CharmedLife winced as LittleAiden inserted the extractor into the interconnection jack at the base of her skull. He could have muted the psychic pain the extractor produced, he’d grown into a skilled mind surgeon, but this was punishment so he did not.
“How did it go?” asked CharmedLife through discomfort taught lips.
“Functionary Cato Juven proved admirably unflappable. He’ll make a fine estate Archivist,” replied Aiden.
“Aunty Dire will be pleased,” pursed CharmedLife. “How did it really go?”
Placing his hand on her forehead, LittleAiden Reduviidae triggered the intellect scalpel slicing out another week’s frantic study. Awash in pain, CharmedLife lay docile as he answered, “I am an emancipated minor. You are no longer my guardian Mumma Charm.”
Removing the extractor, Aiden turned to leave. CharmedLife chose that moment to rise, grasp Aiden by the scruff of the neck and throw him into the intellect surgery chair she had just occupied. Though Aiden’s mind was mature beyond his years, his body was not; there was little he could do to resist. Strapping him down she hissed, “You believe the psychic punishments you delivered overwhelmed me? You believe anything your wee little hands dispensed would outstrip what I’ve already endured?” Prying the extractor from his fingers, she tenderly removed the interface cover revealing the sinuous injection needle underneath. Placing her hand on her son’s forehead she slid the needle under the base of his skull injecting a week’s worth of unfathomable Capsuleer skill training into his unprepared brain. “Welcome to the family love.”
“How did it go?” asked DireNecessity sipping afternoon tea.
“LittleAiden believes Functionary Cato Juven will make a fine estate Archivist,” replied CharmedLife.
“Excellent,” said DireNecessity. “I’ll call him back for employment interview. How did it really go?”
“I think Aiden expected it,” mused CharmedLife.
“Of course he did. He’s very shrewd.”
“Still, his identity hasn’t yet fully transferred.”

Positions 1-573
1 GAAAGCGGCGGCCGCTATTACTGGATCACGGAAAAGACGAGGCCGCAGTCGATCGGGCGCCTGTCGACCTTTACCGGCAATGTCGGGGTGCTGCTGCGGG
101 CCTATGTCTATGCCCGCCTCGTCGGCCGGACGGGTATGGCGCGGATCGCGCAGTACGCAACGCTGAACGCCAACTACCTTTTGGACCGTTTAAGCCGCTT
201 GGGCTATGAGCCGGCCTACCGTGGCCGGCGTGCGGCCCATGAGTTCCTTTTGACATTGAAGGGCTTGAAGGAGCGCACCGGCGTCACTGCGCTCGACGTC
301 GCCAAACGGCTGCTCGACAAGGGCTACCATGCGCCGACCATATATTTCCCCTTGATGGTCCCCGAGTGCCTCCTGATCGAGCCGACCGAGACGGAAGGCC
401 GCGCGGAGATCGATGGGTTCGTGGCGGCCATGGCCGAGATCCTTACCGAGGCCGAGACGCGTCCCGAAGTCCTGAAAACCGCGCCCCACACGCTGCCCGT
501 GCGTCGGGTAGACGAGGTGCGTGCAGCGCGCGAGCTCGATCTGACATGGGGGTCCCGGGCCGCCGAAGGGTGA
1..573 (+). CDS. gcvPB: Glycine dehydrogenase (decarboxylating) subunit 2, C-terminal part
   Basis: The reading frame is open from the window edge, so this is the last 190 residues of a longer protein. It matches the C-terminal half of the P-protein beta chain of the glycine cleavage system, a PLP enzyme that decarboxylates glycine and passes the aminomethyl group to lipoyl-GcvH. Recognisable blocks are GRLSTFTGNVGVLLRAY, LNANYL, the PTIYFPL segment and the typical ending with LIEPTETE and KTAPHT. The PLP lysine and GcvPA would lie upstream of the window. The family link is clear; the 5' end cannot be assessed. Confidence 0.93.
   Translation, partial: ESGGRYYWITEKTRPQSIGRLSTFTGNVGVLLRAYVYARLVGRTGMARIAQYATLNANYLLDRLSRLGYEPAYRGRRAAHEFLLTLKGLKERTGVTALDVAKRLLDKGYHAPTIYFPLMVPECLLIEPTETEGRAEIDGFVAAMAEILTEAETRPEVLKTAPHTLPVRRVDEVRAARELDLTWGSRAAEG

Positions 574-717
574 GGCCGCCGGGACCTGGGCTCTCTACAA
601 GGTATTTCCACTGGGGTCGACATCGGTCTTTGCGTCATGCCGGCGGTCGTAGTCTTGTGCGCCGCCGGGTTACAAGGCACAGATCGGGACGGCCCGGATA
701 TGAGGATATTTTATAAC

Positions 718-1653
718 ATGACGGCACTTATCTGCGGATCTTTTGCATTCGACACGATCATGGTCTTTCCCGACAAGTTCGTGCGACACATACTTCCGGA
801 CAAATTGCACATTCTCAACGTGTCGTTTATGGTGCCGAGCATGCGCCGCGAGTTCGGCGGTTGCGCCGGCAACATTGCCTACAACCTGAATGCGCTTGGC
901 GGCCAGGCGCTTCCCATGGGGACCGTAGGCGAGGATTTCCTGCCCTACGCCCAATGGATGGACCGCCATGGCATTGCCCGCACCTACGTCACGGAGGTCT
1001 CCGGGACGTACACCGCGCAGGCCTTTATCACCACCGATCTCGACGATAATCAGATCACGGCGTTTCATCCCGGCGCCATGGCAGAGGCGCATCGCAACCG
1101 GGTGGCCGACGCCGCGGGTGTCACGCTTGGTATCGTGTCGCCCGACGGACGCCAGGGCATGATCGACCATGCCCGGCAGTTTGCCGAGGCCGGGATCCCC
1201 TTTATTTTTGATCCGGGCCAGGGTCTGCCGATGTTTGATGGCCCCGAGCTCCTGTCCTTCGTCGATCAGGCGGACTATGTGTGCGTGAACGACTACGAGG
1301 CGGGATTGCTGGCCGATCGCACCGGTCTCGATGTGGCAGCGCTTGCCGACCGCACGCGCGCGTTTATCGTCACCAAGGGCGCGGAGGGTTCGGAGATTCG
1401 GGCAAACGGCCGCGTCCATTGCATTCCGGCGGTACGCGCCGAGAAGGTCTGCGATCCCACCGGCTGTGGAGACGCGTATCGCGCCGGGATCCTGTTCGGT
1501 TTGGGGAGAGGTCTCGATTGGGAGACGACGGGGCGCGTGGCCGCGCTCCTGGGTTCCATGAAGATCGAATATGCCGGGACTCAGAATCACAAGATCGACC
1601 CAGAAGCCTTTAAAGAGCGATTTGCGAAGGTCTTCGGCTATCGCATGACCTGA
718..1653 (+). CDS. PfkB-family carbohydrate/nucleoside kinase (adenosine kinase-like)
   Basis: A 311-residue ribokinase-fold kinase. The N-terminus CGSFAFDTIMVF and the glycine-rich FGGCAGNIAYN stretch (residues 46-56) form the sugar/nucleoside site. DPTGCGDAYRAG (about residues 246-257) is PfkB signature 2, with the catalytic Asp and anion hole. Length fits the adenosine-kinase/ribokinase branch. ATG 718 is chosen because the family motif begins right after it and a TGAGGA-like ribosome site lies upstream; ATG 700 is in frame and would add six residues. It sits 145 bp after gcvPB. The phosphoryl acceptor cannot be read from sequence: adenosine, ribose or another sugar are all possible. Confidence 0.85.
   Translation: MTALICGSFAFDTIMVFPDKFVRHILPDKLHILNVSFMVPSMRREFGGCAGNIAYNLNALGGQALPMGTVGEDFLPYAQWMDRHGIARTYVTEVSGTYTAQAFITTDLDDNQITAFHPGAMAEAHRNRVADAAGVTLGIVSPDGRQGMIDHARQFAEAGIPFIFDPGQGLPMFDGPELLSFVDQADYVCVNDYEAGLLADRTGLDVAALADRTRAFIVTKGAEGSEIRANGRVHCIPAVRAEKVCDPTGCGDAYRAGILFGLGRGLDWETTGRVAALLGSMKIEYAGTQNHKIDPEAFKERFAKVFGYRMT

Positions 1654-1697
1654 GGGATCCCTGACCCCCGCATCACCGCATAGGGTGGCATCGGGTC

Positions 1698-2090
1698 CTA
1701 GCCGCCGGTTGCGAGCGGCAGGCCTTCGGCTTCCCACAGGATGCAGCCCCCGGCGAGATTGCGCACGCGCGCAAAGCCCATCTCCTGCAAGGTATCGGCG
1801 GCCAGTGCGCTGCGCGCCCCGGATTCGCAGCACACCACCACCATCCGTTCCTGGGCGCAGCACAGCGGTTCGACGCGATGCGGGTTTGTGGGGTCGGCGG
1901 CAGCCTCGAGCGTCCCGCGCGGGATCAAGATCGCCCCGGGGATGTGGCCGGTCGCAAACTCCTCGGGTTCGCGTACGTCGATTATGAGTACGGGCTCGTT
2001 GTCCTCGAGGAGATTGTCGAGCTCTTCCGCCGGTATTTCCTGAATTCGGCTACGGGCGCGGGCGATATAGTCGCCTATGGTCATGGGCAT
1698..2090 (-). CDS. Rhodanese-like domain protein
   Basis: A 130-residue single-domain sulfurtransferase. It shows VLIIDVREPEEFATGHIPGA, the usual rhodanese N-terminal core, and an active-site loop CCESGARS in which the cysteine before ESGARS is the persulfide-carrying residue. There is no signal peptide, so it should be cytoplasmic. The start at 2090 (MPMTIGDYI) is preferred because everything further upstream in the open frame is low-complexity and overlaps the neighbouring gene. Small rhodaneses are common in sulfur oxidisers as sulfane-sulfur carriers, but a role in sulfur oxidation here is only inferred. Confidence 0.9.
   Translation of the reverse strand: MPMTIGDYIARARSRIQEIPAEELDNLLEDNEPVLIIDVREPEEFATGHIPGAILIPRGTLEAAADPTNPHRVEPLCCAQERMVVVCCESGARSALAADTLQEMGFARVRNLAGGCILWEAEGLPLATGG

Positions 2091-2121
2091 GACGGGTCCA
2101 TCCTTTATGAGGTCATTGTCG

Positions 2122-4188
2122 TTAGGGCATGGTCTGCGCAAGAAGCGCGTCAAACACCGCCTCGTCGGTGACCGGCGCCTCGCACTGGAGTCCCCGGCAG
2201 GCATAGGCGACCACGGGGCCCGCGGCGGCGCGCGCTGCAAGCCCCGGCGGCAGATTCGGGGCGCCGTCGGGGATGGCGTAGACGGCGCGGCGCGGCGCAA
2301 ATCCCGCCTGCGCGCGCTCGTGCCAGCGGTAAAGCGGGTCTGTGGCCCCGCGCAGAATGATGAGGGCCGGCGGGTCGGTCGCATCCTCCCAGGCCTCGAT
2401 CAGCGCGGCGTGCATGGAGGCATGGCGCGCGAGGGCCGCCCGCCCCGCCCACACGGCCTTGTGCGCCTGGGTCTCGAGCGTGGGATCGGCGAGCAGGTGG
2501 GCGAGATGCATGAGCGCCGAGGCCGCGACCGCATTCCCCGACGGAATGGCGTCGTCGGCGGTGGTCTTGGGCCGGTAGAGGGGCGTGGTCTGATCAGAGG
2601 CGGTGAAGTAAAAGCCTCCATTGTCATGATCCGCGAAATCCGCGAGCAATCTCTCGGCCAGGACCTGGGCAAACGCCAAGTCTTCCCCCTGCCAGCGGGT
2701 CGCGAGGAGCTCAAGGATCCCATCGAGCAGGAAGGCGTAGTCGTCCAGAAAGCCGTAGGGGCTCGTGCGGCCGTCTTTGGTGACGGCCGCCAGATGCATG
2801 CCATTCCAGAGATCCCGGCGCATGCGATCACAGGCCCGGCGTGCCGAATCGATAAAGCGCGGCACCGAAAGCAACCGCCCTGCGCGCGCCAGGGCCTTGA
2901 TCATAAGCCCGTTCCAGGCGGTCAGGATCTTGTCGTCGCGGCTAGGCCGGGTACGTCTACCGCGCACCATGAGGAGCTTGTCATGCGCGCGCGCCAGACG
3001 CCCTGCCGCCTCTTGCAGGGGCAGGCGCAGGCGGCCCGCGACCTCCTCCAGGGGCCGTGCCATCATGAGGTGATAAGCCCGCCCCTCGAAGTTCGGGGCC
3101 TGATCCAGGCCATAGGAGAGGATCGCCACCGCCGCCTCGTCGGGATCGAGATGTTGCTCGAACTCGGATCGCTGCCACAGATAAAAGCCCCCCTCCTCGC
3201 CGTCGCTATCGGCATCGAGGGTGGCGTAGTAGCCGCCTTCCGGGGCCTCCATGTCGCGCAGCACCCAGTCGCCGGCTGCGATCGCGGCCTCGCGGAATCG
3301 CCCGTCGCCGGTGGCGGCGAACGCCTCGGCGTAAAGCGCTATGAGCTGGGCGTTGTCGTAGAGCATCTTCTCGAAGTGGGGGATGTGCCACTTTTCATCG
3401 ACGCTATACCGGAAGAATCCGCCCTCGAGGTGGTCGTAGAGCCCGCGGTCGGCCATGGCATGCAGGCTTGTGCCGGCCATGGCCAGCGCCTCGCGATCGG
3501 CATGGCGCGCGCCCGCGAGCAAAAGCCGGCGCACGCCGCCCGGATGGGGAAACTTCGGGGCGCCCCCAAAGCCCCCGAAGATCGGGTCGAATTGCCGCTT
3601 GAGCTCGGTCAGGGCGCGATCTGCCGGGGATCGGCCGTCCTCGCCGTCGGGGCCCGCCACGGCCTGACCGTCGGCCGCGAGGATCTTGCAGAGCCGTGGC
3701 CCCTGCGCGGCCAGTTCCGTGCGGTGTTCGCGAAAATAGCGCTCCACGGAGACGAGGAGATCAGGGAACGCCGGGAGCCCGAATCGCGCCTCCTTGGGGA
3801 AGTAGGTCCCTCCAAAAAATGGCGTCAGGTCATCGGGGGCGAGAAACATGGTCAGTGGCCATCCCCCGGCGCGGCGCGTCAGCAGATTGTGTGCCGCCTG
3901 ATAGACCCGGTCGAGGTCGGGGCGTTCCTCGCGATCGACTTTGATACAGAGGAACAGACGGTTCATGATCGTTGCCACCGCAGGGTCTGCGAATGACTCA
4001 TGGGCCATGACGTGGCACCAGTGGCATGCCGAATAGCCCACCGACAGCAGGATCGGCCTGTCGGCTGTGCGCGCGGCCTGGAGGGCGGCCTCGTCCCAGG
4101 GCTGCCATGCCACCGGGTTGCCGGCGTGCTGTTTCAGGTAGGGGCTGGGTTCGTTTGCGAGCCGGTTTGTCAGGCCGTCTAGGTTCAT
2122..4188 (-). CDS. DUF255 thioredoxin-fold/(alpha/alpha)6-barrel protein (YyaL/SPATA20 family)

“Nor has the transfer fully failed. Interleaving your knowledge into his identity just before first death generated grave mismatch. The cloning machinery struggles to assemble a coherent whole out of your novel murder method. Why did you do it?”
“Aiden knows,” replied CharmedLife tapping her head.
DireNecessity squinted at her enigmatic niece but CharmedLife merely winked in reply.
DireNecessity’s employment offer didn’t surprise Functionary Cato Juven: Capsuleers often head hunted. Still, the matter continued to itch so he made another appointment with the estate’s majordomo under guise of in person interview. Once again LittleAiden met him on the concourse.
“Welcome back,” the boy announced thrusting out his hand.
“Congratulations,” Cato replied examining the boy’s baby fresh skin. “Few make it past first reanimation, especially so young as you.”
“Jumbled sequence is family tradition. Perhaps you know my Mumma Charm?” asked LittleAiden displaying an image of CharmedLife on his tablet.
“Fetching young woman,” commented Cato, “Vaguely familiar but I can’t precisely place her.”
“Maybe Aunty Dire?” responded LittleAiden switching to an image of DireNecessity.
Cato’s face blanched.
“It was incredibly difficult to piece together,” Aiden explained. “Extractors don’t remove memories, rather they take skills. But I’m a shrewd fellow. If the Capsuleer is willing – or has no choice – you can leisurely poke around scrutinizing when skills were acquired. Patterns develop and you begin to discern what was on their mind at particular times. Mumma Charm had terrible things on her mind when she knew you. Have you seen this security holovid footage? Locating it was nearly as troublesome as weaving together Mumma Charm’s past.”